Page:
ent two stylists, and they give you basically this approval that your story will get published in the magazine. Eso you could go to a stylist and styling team of confidence to say this is for a publication in the magazine, but the gist is that you're all doing it for exposure so it's a bit it's good, because these these thes things are tools for you to use to make yourself look like you're you know you're out there, you're doing stuff, you're busy, you're working with models, you working styling, but I find it difficult because sometimes, you know, actually we need to prioritize paid opportunities. So if you are starting out, you might find that this kind of pursuit is best done alongside another job where you're, you know, supplementing your lifestyle with another job or if you are a photographer, then you might find that this is just something you do on the side. It's not sustainable a career thing to be doing this for long periods because you're just not gonna make any money for it. The goal is to get exposure and to build your credentials on dh importantly your own and so a few tips on submitting to magazines. I don't like the first tip. I thought I would have liked it, but I definitely do agree with it. Now start small, you might not want to start small, you might start going for those kind of bigger magazines have loads of followers and loads of exposure, and I'm not I'm not putting off doing that if you want, if you wantto. Start high do that, but the problem is that you might be wasting a time because a lot of these magazines would just ignore you because your level might just be lower than you think is on dh it's best to get the hang of it by approaching smaller magazines so that you can grow towards the bigger and more important and more swished looking magazine to starting small is a good one because if you're not used to fashion and you're not used to shooting outfits and you're not used to all those things you gotta look out for in a fashion image then it's best to just go with magazines that you feel like you can aim for and succeed in and I'll give you a little kick to grow and grow and grow you aim for the top straightaway, then you're going to get rejected your time's going to be wasted and you might even feel like your ego kicked a little bit as well. So by achieving these small goals you khun get the hang of it for the next observe seasons and themes. Another thing that I find kind of just inherent in the fashion scene is that you've got seasons you've got themes of magazines as well eso you can't just like submit what you want where you want, which is a bit different fine art because fine art is like anything goes on dh there's no issue about timing. I mean, don't get me wrong. There are magazines, art magazines out there that might be doing it particular theme, and they want your pieces of art for that theme, not saying seems a completely redundant in the final, but with fashion, there is predominantly maura notion of themes, seasons, cycle of the year. So you have to think about what you're shooting, whether it's, you know, spring or summer or winter, look on dh, how it's going to fit into the magazine's going, aiming for later down the line? Give yourself time as well, because you want time to work on your pictures and you want time, therefore, then tow research way. You're going to submit them if you haven't already researched that, so then the season will have passed on, and the magazine will be working on the next issue, etcetera. So you have to make sure that there's a timing there, observe a style of magazine sound pretty obvious, but, you know, when I first started looking at all this fashion magazines, there were a lot that I felt like I wanted to. I had attraction toward the magazine, but but I just knew that my my pictures, but I had especially the ones I had ready to submit, we're just I just knew they weren't quite the same like the magazine for example might use a lot of young models you've got like magazines that have a very childlike appeal to the the aesthetic of um I'm thinking of magazine in mind here called material girl where you've always got these young looking models very kind of you dull like um and and perfect in their skin and so if you've got an image that use uses older models then it's just not going to fit into that look on then you've got gothic magazines you got emmett got magazines that make use of bizarre situations like for example, got magazine called beautiful bazaar which has all these really quirky fashion stories and also fine art presentations in them as well. So I would say when you first start looking at magazines, just give yourself time to take in all of these different styles are out there because you need him to take seriously what your style is on dh in the case of when you're starting out, you don't know really know necessarily what that style is. So you're trying to look at what your style is and how it fits into this ever changing world of magazines and it's all about timing it's all about finding that right magazine to submit what you've just made into and there've been loads of mismatches so don't try not to become too path by that because there's a very specific thing they're looking for usually when it comes to their next issue in line with the theme and the season, the look of models, the look of a styling and the quality they want as well. So all of these things attempting to be put off by because there's so many things that have to be right in the synergy between your work and the magazines work, so just give yourself time to get your head round it don't write long e mails work usually speaks for itself, so I would generally say that I'm not saying that language isn't important. I showed you yesterday with the pictures on the pdf, the breakdown of the pdf I showed you about when I was writing about how I would make every part of the shoot work and selling yourself selling your image in your flair, biggin yourself up, you know? Yes, I could do this, I can do it that's important language is important, but I find it's usually a waste of time when you're writing all of that in an email to somebody to try and get them to look at your pictures with the intention of them going in the magazine because most of time the pictures speak for themselves if they like your pictures, they'll ask for them or ask to seymour, so I have found from experience that I just a couple of lines, a couple of polite lines is enough on writing a life story usually, or just go on red. Unfortunately, pictures in the first instance don't need to be polished now. This depends off the this depends on the images. Um, a lot of the time in these fashion magazines, you see pictures that there are heavily retouched, and it may be that the heavy retouching is part ofthe the vision. If you if you are planning on doing heavy retouching in the retouching, is part of the point of the image, then obviously you want to do your retouching and submit it, but a lot of time when it comes to fashion, you shot something where much of the final lock is in the styling already, and you might just do a bit of retouching. I'm gonna be talking more about retouching tomorrow on looking at the different kind of levels. I'm also going to be showing you pictures, a couple of examples of pictures where, you know, barely any retouching is needed on dh. So a lot of the time you shua look and you don't necessarily need to do all those final touches because you can see what the predominant look is going to be, so all you want to do is show those pictures to your potential. Point of publication and they they get the gist they get the gist of what the image looks like and so they can tell whether they want you to submit your story and then you can do all your final airbrushing and a few adjustments of curves or whatever to make it look it's final polished self so what I mean by that is it only be polished unless the processing is a fundamental part of the vision unless you pitched a one in advance send lots of emails so a typical situation is somebody who starting out and they may have already shot some kind of collaborations with people on dh they want teo basically get him out there to magazines that they didn't actually go to to start with and get no the pole letter o have you from that magazine the approval they just want to submit after the fact you know that's that's that's great because that means you can make use of lots of fashion images that you've shot on dh you don't necessarily you have unnecessarily shot them with with the intention of giving them to solve one particular person s so if you do that then you know the world is always to send it out to his many magazines yes you want and if you get one come back to you and you're not sure whether to wait talk to submit to them well, just maybe maybe you might want to wait a little bit to see if you get more responses. If you're happy with that magazine, then you go with them, but try not teo obviously promise the story to be published with one magazine and then send it to another one as well. But as long as your kind of you decide on where you want him to be published, then you consent speculatively to as many as you want and that I think is a really important point because especially when you're starting out, you want to submit to a cz many as possible, I would like I say, start small so you're your e mailing out to load the magazines that you feel are quite approachable. Maybe there are magazines that I just died out, but you might never get reply from most of them, so you need to make sure you kind of put us many feelers out there is past double u don't be standing around waiting for them. You want to do early just to be ableto cut off and say, okay, well, I didn't get this one published, maybe it's try email a batch of more magazines and seve ones interested it no you need is one to get that published and to get to call your image to call your story published and read the rights in terms, a few magazines have been put off because they have very astringent terms where they want kind of worldwide perpetual, irrevocable rights to my image is, and I kind of feel like that's, a bit too far for something they're getting for free from me, that I've put my work and time into so it's up to you. Whether you're happy with giving away your rights to your image is it depends on what you're getting in return from that magazine and the exposure that you'll get as a result, so that something just for your own information, really, and it might be that also they want first rights over your images, and that they don't want you to put them on facebook or flicker or five hundred pics, or whatever before they're published in the magazine and that's something that, again you gotta be happy with, because it's your work, and even if you are starting out, you know you have rights and it's your responsibility to make sure that you submit your work where you're happy to submit it. Something that doesn't put me off about submitting to fashion magazines is the kind of control they expect to get over your images, even though they're not actually paying for anything it's exposure in return, which is a bit of a tricky and gray area, because into the day you know they're using your images of their livelihood is being sustained by your work. A lot of the time, I prefer to publish my work in my own way or not grant exclusivity to somebody and say, well, these images of being on facebook before, but if you know, I'd be happy for them to be featured in your magazine as a piece about myself for a piece about, I don't know, a kind of a fashion story that's already bean in part published, so it depends on what you want and how you feel happy with but make sure you have think about it before you kind of throw yourself open to all of these people who are ready to make use of your work and have patience as well. It's easy to lose patients when you're emailing loads of people and waiting for responses. Um, again, like the passion thing you might be really passionate about starting out in fashion and shooting with models for the first time, but don't forget that always going is always going to be that growth for evolution when I first I shot shoeing fashion models, I just felt like really excited about it, but a little bit impatient as to where I was going to go, but I really have to just, you know, take a breath and think, okay, well, let's give myself time to get used to shooting models, directing other models, and then I could start playing more of lighting, and then I could start ramping up the styling, and then I can start looking for locations that really entrance me. So you build these levels up and don't forget that's what that is great, you know, that's, not a deficiency that's no, a boring part of of life that is life itself, this growth, this evolution and getting to a point where you're really confident with the tools that you're using and you're not scared of shooting a model and having all of these things going on around you because you know where you are and you're confident as the director of the movie, as I said, is the role of the photographer? Um okay, so so these are tools of their tools to use well, so when you do get a publication in the magazine is just a bit of an ego boost really, you can put it out in your portfolio, you know, you sherry on facebook, wherever you are. You give it to the members of the team that you've got there tools, their tools tau show off and to get you your next on your next on your next job or collaboration, wherever that might be that you're looking for next on dh and also this slide. I wanted to talk about reciprocation, so the team is that you're working with at the time off on all of these chutes that you're doing this smaller shoes that you're doing to get experience to get noticed. Don't forget to fashion is all about reciprocation, the people that you work with, two credit them on go ask them to credit you in return when they show your pictures on their respective sites as well, you want really to be building good reputation so people say good things about you and recommend you because you find that you know, lots of model to know each other, and they know make apart the whole network of people out there that you can surprisingly, you know, leap from one part of the web to another simply through working with one or two people and then word about you going out there. So big site about that every time you work with someone new, know that they are the opening to another part of the web, especially when it comes to fashion, because it's such a kind of people laden strand or photography, you know, this is all about working in teams on dh, you know, giving each other, giving each other support on big each other up. So that is the end of my presentation, this time for reals this time, yes, I love that, thank you, what you just said they're at the end that growth is not the boring part of life that is life that really just kind of struck me and resonated a lot. So thank you for sharing that that's what we're obviously all about here, creative life is that ability to grow and change and improve and embracing that is something that is fun and exciting and not something to get through until some mystical I've made it a point exactly, thank you for sharing that.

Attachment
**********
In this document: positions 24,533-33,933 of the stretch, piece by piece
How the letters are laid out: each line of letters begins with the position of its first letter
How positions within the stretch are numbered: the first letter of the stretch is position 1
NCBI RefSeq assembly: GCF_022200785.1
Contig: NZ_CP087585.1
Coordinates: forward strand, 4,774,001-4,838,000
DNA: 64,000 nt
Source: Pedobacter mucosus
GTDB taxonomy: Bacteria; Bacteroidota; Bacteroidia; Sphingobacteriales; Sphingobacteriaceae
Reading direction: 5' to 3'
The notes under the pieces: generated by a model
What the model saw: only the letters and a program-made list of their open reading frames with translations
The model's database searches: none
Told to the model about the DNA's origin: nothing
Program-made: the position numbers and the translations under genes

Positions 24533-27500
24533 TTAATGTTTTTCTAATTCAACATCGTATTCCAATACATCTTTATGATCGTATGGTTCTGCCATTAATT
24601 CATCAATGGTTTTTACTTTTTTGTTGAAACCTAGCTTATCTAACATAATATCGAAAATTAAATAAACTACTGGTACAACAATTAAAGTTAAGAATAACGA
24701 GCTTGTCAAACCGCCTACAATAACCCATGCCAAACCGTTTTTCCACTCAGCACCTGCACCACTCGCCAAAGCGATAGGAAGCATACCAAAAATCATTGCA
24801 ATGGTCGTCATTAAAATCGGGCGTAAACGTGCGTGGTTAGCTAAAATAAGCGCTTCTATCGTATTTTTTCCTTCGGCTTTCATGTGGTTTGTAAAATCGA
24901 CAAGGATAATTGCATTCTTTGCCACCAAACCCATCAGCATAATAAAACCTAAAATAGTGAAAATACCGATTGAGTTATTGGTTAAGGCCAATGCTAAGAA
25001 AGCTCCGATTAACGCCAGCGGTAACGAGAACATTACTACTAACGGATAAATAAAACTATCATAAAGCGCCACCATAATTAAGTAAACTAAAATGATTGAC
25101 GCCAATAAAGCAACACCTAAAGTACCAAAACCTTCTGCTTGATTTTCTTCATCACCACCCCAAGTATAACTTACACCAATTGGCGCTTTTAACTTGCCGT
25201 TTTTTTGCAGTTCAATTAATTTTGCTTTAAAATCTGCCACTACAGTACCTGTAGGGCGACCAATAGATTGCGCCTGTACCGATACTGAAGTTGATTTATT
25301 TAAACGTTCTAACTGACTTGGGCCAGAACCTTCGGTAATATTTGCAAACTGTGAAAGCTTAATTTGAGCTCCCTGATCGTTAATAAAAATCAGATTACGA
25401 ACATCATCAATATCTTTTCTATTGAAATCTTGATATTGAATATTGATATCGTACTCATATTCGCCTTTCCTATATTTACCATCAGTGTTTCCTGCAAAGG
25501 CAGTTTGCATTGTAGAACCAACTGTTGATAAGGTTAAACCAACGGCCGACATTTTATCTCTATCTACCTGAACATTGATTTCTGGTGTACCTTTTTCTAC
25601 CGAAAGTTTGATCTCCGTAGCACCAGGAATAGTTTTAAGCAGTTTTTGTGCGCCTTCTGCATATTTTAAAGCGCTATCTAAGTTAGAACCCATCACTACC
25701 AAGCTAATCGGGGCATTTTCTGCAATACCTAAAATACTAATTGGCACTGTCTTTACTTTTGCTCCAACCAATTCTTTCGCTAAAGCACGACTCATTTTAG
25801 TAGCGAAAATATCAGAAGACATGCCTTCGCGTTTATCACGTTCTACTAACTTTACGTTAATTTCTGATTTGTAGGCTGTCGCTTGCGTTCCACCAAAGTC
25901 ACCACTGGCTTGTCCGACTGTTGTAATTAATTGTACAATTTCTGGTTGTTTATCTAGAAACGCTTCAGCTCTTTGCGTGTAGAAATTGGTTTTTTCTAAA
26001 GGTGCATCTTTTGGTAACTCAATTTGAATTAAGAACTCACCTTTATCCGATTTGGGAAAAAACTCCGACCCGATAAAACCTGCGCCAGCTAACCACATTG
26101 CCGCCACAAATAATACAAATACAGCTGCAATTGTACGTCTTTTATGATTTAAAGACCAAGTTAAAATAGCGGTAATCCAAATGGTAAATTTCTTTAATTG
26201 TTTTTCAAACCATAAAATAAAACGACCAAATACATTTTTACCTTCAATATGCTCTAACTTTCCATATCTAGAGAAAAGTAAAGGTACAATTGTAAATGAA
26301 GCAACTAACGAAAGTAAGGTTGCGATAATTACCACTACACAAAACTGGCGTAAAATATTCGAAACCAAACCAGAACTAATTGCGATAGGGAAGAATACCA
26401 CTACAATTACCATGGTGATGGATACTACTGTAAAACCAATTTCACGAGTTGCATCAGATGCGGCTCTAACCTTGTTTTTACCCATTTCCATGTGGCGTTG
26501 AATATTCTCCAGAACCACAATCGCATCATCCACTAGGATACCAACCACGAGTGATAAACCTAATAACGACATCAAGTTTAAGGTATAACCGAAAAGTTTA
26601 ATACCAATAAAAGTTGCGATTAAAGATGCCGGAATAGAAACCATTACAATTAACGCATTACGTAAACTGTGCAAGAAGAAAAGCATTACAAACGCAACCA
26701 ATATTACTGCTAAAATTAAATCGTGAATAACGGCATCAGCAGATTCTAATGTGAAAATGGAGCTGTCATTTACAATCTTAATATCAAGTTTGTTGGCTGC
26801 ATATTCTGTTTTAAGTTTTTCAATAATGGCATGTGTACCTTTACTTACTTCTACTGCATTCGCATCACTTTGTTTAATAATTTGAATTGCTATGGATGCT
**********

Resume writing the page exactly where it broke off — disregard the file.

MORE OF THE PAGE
Class Description